Mandatory COVID-19 vaccines not on the table for BC children: Henry

Oct 20 2021, 5:56 pm

British Columbia’s top doctor says that mandatory COVID-19 vaccines currently aren’t on the table for children in the province.

The news was part of the update shared on Tuesday afternoon by Provincial Health Officer Dr. Bonnie Henry and Health Minister Adrian Dix.

Henry says that at this point, it hasn’t been something that health officials have considered. One reason for this is that, for the most part, children don’t experience severe illness with COVID-19. In early October, however, parts of BC saw a dramatic increase in COVID-19 transmission among those in K to 12 schools.

“I think there’s a whole lot of considerations we put into mandating vaccines, and as we’ve talked about a number of times, it depends on the risk to the individual but also the situation that we’re in and risk to others by the protection that we have or don’t have,” she explains.

Henry relayed back to long-term care homes, reinforcing why they’ve been a major area of focus over the past few weeks.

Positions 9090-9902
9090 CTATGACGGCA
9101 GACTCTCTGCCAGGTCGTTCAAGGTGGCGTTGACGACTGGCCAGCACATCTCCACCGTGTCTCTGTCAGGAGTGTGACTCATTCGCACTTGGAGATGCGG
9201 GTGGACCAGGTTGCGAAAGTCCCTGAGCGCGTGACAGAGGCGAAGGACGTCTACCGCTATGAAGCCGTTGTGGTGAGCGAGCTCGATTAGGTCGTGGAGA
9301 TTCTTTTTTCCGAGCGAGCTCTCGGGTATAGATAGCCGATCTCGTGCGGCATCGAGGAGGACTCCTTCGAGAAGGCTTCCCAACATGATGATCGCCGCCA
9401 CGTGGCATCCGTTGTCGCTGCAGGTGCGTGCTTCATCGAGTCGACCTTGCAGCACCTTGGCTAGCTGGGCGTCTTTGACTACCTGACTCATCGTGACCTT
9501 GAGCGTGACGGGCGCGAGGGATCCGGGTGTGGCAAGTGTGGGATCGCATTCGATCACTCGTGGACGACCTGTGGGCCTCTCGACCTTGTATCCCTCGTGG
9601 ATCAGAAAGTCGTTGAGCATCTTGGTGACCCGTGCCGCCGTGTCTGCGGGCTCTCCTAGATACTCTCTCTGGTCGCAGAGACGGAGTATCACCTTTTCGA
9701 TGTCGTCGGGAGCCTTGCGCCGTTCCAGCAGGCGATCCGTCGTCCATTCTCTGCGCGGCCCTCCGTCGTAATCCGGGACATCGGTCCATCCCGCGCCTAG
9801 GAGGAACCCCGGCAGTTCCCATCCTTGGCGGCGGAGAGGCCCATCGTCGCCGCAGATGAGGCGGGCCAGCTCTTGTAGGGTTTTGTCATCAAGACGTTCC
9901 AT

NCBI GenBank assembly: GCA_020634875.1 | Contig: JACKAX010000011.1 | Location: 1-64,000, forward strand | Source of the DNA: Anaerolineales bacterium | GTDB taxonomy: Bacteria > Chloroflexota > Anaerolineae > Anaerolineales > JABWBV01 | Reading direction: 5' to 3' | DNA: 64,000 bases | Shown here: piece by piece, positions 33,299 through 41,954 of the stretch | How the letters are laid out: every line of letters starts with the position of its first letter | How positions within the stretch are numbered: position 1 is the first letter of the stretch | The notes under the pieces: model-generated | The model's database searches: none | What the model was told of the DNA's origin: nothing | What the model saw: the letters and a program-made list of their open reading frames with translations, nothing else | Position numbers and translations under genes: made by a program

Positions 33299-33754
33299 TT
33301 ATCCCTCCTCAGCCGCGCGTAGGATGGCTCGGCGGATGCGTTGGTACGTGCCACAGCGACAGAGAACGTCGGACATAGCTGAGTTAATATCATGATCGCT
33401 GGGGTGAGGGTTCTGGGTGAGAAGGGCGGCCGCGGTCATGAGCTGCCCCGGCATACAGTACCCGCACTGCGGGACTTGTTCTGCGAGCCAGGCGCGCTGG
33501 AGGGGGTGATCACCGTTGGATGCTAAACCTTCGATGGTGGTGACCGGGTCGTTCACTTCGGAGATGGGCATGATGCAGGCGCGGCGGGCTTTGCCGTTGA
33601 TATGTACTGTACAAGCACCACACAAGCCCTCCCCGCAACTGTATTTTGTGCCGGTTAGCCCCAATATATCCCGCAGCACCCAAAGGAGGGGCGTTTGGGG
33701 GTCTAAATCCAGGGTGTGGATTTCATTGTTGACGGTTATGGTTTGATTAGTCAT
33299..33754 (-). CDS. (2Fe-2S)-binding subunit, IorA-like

“People that work in long-term care are protected for their own protection, so they don’t bring things home to their families,” she explains. “But also to protect the other workers in that situation and most importantly, to protect the elders and seniors we care for.”

In comparison, the “risk-benefit” level for children is significantly different.

The province is still preparing for youth immunization, however. Earlier this month, the COVID-19 vaccine registration portal opened for children aged 5 to 11-years-old. Previously, only kids aged 12 and up were able to register.

“We know the disruption that they have in their lives and a way to try and minimize that,” Henry says. “It’s important for the growth of and development of children. But this is not something that we’re considering at this point.”

Henry notes, however, that there are provisions in place. For example, an unvaccinated child can be excluded from activities if they are part of an outbreak. And measures like those will be considered for children going forward.

“We’re actually quite excited that we’ll have some way of protecting young children from getting sick from this virus,” she says. “But also making sure that they can continue to experience the life that they need during this period of growth and development.”

Vincent PlanaVincent Plana

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